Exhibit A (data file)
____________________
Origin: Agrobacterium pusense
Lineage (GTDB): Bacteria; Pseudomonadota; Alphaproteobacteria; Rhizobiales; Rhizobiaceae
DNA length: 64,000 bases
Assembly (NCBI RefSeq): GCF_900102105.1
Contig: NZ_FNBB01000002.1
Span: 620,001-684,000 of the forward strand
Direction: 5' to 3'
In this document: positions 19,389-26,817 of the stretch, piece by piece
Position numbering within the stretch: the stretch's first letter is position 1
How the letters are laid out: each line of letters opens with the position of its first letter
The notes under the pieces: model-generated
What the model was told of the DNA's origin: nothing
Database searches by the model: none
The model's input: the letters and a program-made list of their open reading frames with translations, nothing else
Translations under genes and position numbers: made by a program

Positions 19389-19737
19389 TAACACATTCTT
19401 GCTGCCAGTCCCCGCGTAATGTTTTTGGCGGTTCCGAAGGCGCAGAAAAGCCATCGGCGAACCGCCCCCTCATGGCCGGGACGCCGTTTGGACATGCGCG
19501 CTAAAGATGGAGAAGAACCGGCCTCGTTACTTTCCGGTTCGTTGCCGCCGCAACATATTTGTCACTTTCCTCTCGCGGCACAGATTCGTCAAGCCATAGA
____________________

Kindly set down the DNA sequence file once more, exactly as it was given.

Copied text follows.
Origin: Agrobacterium pusense
Lineage (GTDB): Bacteria; Pseudomonadota; Alphaproteobacteria; Rhizobiales; Rhizobiaceae
DNA length: 64,000 bases
Assembly (NCBI RefSeq): GCF_900102105.1
Contig: NZ_FNBB01000002.1
Span: 620,001-684,000 of the forward strand
Direction: 5' to 3'
In this document: positions 19,389-26,817 of the stretch, piece by piece
Position numbering within the stretch: the stretch's first letter is position 1
How the letters are laid out: each line of letters opens with the position of its first letter
The notes under the pieces: model-generated
What the model was told of the DNA's origin: nothing
Database searches by the model: none
The model's input: the letters and a program-made list of their open reading frames with translations, nothing else
Translations under genes and position numbers: made by a program

Positions 19389-19737
19389 TAACACATTCTT
19401 GCTGCCAGTCCCCGCGTAATGTTTTTGGCGGTTCCGAAGGCGCAGAAAAGCCATCGGCGAACCGCCCCCTCATGGCCGGGACGCCGTTTGGACATGCGCG
19501 CTAAAGATGGAGAAGAACCGGCCTCGTTACTTTCCGGTTCGTTGCCGCCGCAACATATTTGTCACTTTCCTCTCGCGGCACAGATTCGTCAAGCCATAGA